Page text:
Meta-Analysis of Life Cycle Energy and Greenhouse Gas Emissions for Priority Biobased Chemicals


Research and development for biobased chemical production has become a strategic priority in many countries, due to the widespread availability of renewable feedstocks and the potential for reduced life cycle greenhouse gas (GHG) emissions and fossil energy use compared to petrochemicals. These environmental benefits are not assured, however, as a multiplicity of processing features (i.e., biofeedstock, conversion platform, and energy/solvent recovery) and life cycle modeling factors (i.e., coproducts, allocation scheme, study scope, and location) influence the overall GHG emissions and energy use of a biobased chemical production scheme. Consequently, there has been high variability in reported environmental impacts of biobased chemical production across prior life cycle assessment (LCA) studies. This meta-analysis considered 34 priority biobased chemicals across 86 discrete LCA case studies. Most biobased chemicals exhibited reduced GHG emissions and net energy use compared to petrochemical counterparts, with exceptions including <i>p</i>-xylene, acetic acid, and adipic acid. Seven priority biobased chemicals had no reported results, predominantly lignin-derived. GHG emissions reductions were compared against proposed thresholds from the Roundtable on Sustainable Biomaterials (RSB), the International Sustainability & Carbon Certification (ISCC), and those applied to U.S. biofuels under the Renewable Fuels Standard (RFS2) program. ANCOVA and ANOVA statistical tests were utilized to identify process and life cycle modeling factors that contribute significantly to environmental metrics. Conversion platform was found to be a statistically significant (α = 0.1) factor for GHG emissions, with thermochemical routes having the highest emissions results, while LCA coproduct allocation scheme was significant for nonrenewable energy use. Recommendations for harmonizing and prioritizing future work are discussed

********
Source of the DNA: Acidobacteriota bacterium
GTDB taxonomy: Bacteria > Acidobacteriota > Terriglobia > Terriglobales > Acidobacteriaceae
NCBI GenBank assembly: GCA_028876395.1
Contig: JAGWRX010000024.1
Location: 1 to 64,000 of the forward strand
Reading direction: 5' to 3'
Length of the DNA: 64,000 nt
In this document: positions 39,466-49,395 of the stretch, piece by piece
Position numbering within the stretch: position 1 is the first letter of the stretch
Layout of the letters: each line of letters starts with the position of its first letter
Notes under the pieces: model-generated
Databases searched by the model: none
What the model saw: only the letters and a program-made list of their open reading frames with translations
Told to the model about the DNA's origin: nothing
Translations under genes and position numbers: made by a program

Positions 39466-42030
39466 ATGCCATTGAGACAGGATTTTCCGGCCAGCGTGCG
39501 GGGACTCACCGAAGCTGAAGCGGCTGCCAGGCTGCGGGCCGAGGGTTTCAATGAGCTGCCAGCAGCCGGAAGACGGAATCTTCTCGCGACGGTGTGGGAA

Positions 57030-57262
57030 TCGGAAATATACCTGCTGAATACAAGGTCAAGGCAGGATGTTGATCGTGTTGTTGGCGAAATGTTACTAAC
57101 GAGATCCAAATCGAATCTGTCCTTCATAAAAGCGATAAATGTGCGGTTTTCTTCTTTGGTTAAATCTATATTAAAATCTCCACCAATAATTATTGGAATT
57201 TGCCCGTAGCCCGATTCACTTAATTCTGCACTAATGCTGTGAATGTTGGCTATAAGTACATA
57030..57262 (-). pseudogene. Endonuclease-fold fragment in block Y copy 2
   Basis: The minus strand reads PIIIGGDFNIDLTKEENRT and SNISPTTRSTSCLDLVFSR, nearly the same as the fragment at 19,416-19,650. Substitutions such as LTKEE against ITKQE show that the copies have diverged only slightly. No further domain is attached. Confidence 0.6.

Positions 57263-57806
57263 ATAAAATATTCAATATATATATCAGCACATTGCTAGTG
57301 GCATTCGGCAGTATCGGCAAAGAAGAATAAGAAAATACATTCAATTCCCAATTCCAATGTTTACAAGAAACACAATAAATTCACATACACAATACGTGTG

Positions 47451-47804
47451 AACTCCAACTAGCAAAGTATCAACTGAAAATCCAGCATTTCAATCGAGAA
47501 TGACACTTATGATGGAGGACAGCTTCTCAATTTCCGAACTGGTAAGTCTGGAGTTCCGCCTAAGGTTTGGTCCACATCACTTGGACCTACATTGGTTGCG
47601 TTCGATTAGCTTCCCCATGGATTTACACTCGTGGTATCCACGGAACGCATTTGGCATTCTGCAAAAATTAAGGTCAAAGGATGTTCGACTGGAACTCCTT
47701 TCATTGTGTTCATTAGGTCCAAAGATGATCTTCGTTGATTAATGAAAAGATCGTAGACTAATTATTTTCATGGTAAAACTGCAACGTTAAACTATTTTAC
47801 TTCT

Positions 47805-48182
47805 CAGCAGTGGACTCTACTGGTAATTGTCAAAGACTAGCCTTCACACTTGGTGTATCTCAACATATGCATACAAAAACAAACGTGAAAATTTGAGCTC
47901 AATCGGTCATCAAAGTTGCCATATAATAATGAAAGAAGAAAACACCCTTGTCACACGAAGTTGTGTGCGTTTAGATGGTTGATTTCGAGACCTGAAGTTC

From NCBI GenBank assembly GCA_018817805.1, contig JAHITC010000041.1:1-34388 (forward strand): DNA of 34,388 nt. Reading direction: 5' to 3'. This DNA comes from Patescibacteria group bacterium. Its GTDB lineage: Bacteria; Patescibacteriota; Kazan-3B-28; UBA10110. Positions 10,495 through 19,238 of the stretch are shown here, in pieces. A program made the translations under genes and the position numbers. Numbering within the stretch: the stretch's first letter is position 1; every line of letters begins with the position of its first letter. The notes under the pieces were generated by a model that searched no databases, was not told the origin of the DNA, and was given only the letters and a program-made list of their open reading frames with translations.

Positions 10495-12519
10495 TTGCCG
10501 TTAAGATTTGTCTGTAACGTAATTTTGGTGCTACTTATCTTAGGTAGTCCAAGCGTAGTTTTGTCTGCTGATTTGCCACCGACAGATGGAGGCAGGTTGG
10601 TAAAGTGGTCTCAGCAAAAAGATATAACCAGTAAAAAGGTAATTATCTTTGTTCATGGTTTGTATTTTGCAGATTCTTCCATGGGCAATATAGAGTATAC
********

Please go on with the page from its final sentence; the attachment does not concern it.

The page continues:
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oai:figshare.com:article/4040688Last time updated on 2/12/2018

This paper was published in FigShare.

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